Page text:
Hyper-CVAD Plus Ofatumumab Demonstrates Activity in Ph-Negative, CD20-Positive B-Cell ALL

July 15, 2020

“In this single-arm, phase 2 study, the combination of ofatumumab with the hyper-CVAD regimen resulted in a high proportion of adult patients with Ph-negative CD20- positive B-cell acute lymphoblastic leukemia having durable remission and long-term survival…"

Hyper-CVAD in combination with ofatumumab (Arzerra) appeared to be safe and active as frontline treatment of adult patients with Philadelphia chromosome (Ph)-negative CD20-positive B-cell acute lymphoblastic leukemia (ALL), according to results from a phase 2 clinical trial.

“In this single-arm, phase 2 study, the combination of ofatumumab with the hyper-CVAD regimen resulted in a high proportion of adult patients with Ph-negative CD20- positive B-cell ALL having durable remission and long-term survival…,” the study authors, led by Elias Jabbour, MD, wrote. “Additionally, the toxicity profile of hyper-CVAD plus ofatumumab was similar to the combination of hyper-CVAD with or without rituximab [Rituxan], with myelosuppression and infections being the most frequent complications.”

Of the 72 patients who were screened, 69 patients were enrolled and treated in the study. Overall, 67 patients (97%) had B-cell ALL and 2 (3%) had B-cell lymphoblastic lymphoma. The median age of patients was 41 years (range, 32-50), and 33 patients (48%) were considered adolescents or young adults. The majority of patients were male (40%) and had an ECOG performance status of 0 or 1 (90%).

At a median follow-up of 44 months (interquartile range [IQR], 26-53), 46 patients (67%) were alive, and 37 patients (54%) were alive and in their first complete remission (CR). One patient (1%) died during induction therapy, 10 (14%) died in CR, and 21 (30%) had a morphological relapse. Additionally, 12 patients (17%) died of progressive disease, and 9 (13%) were still living following relapse.

The median time from CR to relapse was 15 months (IQR, 10-25), and the median event-free survival (EFS) was 51 months (95% CI, 44-not reached [NR]). The estimated 4-year EFS rate was 59% (95% CI, 48%-73%). The median overall survival (OS) had not been reached (95% CI, 65-NR), but the 4-year OS rate was 68% (95% CI, 58%-81%).

Bone marrow specimens from a subset of 43 patients with were used for a post-hoc exploratory molecular analysis, in which copy number alterations were analyzed on 40 diagnostic specimens, and RNA sequencing or Archer FusionPlex ALL analysis was done on a subset of 33 patient samples.

In the RNA sequencing analysis, 9 patients (27%) had gene expression profiling consistent with Ph-like lymphoblastic leukemia, and among those patients, 6 had fusions including 2 with P2RY8CRLF2 and 1 each with IGHCRLF2, BCRFGFR1, ZCCHC7PAX5, and ATF71P-PDGFRB. Thirty-seven patients had genomic alterations, and the most frequent alterations included deletions in CDKN2A or CDKN2B (49%), VPREB1 (35%), and IKZF1 (30%), alterations of PAX5 (23%), point mutations in TP53 (14%), and JAK2 mutations (9%). IKZF1 deletions, exon 4-7 deletion, which are commonly known to have a dominant negative effect, were identified in 7 patients (16%).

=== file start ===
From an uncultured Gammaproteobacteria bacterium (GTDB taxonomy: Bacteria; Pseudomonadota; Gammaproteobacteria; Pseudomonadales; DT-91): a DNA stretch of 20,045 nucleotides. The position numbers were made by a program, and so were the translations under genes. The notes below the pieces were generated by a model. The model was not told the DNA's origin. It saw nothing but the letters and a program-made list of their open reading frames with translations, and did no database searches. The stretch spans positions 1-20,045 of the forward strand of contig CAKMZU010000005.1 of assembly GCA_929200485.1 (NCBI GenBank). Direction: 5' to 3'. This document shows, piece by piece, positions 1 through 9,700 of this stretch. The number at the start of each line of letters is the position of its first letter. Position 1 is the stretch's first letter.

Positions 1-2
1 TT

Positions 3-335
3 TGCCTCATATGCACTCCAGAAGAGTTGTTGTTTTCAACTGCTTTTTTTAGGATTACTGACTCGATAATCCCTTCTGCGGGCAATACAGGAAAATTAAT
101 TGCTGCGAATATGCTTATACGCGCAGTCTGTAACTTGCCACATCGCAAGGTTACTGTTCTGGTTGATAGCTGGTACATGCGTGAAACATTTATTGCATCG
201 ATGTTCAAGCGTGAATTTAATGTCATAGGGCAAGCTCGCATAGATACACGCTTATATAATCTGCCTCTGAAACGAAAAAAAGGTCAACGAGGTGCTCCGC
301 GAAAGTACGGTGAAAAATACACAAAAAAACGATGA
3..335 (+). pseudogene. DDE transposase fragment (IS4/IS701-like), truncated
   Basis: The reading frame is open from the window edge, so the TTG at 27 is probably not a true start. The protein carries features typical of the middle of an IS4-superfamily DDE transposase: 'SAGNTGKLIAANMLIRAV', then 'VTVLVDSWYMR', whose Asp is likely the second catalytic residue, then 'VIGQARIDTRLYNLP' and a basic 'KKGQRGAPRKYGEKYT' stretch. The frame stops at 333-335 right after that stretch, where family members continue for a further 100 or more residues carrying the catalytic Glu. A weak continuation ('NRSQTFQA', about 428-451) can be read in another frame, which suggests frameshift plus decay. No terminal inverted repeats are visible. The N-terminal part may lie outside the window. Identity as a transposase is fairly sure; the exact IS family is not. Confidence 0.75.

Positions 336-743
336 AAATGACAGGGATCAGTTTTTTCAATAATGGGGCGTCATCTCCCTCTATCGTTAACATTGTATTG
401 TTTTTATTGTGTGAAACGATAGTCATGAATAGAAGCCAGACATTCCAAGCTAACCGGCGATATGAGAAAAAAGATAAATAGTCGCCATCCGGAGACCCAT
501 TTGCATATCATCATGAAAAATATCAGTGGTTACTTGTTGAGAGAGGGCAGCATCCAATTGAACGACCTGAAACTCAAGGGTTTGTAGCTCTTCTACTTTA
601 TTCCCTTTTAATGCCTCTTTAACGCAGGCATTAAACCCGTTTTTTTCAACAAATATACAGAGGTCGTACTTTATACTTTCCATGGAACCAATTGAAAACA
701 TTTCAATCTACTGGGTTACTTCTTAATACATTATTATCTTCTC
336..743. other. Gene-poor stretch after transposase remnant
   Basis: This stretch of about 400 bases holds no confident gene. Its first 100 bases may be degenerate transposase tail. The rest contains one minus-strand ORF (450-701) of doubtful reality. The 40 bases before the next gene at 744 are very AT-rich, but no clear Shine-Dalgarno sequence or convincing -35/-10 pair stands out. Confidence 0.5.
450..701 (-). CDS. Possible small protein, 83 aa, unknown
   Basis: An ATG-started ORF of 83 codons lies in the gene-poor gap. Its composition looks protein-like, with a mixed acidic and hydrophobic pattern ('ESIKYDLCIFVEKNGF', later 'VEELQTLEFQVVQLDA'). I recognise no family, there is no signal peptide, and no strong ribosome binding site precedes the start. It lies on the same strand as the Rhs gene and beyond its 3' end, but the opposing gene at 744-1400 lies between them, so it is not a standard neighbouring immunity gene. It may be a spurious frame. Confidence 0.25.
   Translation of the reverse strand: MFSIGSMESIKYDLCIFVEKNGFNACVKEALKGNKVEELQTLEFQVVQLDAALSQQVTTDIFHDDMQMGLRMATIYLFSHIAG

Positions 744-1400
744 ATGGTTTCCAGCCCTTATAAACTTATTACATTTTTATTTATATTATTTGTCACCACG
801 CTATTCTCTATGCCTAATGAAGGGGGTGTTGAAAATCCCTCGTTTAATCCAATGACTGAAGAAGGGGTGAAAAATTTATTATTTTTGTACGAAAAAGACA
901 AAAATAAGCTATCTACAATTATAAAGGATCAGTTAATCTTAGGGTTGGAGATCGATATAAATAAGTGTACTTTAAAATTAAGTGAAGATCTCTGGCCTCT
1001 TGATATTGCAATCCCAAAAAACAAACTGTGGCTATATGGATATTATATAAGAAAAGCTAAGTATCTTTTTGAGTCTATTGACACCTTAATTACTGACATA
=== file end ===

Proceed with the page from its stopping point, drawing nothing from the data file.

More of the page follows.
The 4-year EFS in the post-hoc subgroup analysis was 69% (95% CI, 54%-87%) for adolescents and young adults versus 51% (95% CI, 37%-71%) for patients aged 40 years or older (P =.32). The 4-year OS in the younger group was 74% (95% CI, 60%-91%) versus 63% in the older group (95% CI, 49%-81%; P =.41). Patients of 55 years of age or older had a 4-year EFS of 38% (95% CI, 16%-87%), and the 4-year OS was 56% (95% CI, 32%-100%).

For patients with Ph-like lymphoblastic leukemia, the 4-year EFS was 56% (95% CI, 31%-100%) versus 58% (95% CI, 42%-82%) among patients without Ph-like expression (P =.61), and the 4-year OS was 40% (95% CI, 17%-94%) versus 69% (95% CI, 53%-91%; P =.12), respectively. EFS and OS appeared similar among patients with CD20 expression of 1% to 19% compared with 20% and more (P =.89 for EFS; P =.31 for OS).

OS for patients with early minimal residual disease (MRD) negativity after 1 course of chemotherapy was 77% (95% CI, 65%-91%) compared with 51% (95% CI, 33%-77%) for patients with MRD positivity after the first course of chemotherapy (P =.06). The only molecular abnormality that was associated with both poorer EFS and OS was the JAK2 mutation, which had a hazard ratio (HR) of 4.71 for EFS (95% CI, 1.50-14.82; P =.0081) and a HR of 8.06 for OS (95% CI, 2.23-29.16; P =.0014). There was not a significant association in patients with IKZF1 deletion exon 4-7 for EFS (HR, 1.48; 95% CI, 0.58-3.75; P =.41) and OS (HR, 2.59; 95% CI, 0.96-6.94; P =.059).